The 359th in a series of caches where a red telephone box
is in close proximity to a post box
…but one of this Fine Pair looks decidedly off colour!
Kimmeridge is a small village in the county of Dorset, 3.5 miles south of Wareham and 5 miles west of Swanage, and is situated just over half a mile inland on the Isle of Purbeck.
On the coast, south-west of the village, lies the roughly semi-circular Kimmeridge Bay, which is backed by low cliffs of soft shale. Beneath the cliffs there is a large wave-cut platform, known as The Flats, and a rocky shore with rock pools.
The grey telephone box and red postbox face each other across the main street in the village. K6 type telephone boxes were generally painted bright red to match post boxes and in turn the livery of the General Post Office. Originally the designer, Sir Giles Gilbert Scott, had intended his kiosks to be painted silver, with a "greeny-blue" interior. The red that is now much loved was once anything but and caused many local difficulties, resulting in requests for less visible colours. In response the Post Office was forced into allowing a number of telephone boxes to be painted green and others a less strident grey, like that at Kimmeridge, in areas of natural and architectural beauty. The Edward VII-reign postbox is in the front yard of the former village shop (now a café and restaurant), which also used to be the village post office until the early 2000s.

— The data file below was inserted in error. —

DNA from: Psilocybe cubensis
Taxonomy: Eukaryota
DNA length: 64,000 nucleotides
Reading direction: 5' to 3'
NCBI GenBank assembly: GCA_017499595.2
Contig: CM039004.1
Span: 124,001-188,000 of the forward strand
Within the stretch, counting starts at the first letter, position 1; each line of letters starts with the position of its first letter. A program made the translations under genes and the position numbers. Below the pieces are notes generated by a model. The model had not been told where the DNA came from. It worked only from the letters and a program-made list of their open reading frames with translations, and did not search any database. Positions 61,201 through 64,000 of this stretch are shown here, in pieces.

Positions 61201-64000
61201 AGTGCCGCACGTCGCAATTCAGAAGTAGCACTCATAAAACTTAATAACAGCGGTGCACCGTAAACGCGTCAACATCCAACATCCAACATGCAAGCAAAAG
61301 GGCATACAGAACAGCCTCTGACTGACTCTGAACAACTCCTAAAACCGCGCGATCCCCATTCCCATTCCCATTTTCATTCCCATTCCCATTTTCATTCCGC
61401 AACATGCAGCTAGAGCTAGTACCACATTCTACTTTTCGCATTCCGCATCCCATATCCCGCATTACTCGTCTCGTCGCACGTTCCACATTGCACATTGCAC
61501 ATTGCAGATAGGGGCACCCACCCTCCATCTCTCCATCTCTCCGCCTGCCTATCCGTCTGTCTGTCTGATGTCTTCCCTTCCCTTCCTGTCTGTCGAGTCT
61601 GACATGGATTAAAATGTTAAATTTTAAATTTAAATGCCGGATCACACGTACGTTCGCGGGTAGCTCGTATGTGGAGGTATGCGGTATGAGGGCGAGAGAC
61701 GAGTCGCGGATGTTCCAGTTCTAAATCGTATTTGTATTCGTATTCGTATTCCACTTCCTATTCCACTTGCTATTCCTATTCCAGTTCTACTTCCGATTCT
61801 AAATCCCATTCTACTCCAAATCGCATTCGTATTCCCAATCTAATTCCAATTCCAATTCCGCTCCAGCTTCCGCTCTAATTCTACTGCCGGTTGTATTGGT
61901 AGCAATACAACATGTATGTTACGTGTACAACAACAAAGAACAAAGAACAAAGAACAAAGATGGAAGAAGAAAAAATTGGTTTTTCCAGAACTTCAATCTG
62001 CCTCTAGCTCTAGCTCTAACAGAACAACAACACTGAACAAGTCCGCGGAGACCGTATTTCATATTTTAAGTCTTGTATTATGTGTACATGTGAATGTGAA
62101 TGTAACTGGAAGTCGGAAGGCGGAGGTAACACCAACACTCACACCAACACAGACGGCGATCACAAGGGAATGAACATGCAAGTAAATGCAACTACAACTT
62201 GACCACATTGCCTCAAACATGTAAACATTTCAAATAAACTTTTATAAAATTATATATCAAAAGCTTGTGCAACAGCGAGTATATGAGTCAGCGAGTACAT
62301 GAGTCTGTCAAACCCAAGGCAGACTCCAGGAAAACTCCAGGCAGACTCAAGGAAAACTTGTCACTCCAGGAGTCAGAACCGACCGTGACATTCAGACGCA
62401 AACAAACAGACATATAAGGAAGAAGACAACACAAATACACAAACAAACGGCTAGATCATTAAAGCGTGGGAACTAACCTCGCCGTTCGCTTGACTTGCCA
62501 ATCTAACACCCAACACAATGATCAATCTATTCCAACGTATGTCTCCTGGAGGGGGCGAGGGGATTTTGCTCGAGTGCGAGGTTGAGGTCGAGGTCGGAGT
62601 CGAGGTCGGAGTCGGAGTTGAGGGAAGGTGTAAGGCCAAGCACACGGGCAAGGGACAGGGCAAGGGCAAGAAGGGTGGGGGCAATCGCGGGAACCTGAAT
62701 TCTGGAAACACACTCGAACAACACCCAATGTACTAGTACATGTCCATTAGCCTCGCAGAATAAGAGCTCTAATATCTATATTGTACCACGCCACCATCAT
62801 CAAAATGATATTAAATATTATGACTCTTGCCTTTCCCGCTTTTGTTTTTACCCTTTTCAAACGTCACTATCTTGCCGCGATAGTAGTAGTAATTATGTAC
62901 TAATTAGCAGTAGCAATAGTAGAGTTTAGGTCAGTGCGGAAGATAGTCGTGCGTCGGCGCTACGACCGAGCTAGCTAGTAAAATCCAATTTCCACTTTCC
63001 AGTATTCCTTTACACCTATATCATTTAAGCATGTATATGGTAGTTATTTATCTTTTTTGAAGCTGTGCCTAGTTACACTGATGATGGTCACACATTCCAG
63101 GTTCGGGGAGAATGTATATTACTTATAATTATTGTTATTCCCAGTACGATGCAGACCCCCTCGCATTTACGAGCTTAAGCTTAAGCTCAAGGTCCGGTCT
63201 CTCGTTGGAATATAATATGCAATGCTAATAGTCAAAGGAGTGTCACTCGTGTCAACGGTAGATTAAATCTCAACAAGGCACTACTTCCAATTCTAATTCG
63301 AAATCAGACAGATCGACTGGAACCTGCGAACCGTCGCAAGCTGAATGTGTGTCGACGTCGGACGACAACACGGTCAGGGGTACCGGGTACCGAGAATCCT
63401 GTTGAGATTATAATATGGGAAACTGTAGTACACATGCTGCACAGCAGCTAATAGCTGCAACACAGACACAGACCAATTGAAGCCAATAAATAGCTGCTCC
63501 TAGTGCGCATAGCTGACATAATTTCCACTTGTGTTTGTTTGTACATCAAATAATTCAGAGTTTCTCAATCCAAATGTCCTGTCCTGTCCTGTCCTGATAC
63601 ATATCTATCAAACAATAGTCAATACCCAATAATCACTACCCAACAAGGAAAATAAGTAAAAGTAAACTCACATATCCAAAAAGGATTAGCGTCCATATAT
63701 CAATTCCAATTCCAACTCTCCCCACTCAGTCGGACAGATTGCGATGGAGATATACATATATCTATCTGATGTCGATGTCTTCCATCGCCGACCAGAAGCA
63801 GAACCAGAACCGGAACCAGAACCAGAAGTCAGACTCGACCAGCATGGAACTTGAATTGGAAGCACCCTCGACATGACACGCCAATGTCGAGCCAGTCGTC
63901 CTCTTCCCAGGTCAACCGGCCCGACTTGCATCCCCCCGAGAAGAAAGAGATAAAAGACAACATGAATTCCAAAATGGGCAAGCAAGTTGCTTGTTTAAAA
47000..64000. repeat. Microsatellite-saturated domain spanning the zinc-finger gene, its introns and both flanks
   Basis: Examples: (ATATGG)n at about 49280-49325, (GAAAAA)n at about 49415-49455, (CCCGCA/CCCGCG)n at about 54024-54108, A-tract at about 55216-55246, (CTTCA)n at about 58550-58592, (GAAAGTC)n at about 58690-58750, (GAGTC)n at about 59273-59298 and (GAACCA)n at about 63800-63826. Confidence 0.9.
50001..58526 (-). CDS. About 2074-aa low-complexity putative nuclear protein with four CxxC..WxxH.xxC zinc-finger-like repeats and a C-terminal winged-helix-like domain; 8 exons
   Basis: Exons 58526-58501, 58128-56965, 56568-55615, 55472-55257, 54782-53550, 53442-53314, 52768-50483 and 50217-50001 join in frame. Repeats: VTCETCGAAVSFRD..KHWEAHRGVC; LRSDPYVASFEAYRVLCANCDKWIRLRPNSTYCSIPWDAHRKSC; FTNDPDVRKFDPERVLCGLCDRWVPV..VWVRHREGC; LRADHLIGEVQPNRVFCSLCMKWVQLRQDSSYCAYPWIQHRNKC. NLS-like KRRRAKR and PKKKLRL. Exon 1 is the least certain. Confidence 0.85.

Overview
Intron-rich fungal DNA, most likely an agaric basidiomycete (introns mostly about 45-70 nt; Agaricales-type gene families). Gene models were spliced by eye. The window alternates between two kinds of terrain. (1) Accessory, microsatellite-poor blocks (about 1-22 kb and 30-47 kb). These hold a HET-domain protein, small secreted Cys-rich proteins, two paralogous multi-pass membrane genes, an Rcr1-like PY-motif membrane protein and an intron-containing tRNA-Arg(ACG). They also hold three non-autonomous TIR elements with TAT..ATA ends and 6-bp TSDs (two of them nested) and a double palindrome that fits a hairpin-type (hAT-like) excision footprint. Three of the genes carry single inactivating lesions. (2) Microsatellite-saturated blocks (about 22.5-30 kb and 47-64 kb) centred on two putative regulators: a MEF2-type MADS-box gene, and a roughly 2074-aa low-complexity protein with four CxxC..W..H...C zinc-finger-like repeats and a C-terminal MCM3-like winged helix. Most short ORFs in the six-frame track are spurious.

This is a traditional cache hidden at the given co-ordinates
ACCESS IS ON A PUBLIC FOOTPATH
The cache is a secured bison tube
HIGH STEALTH MAY BE REQUIRED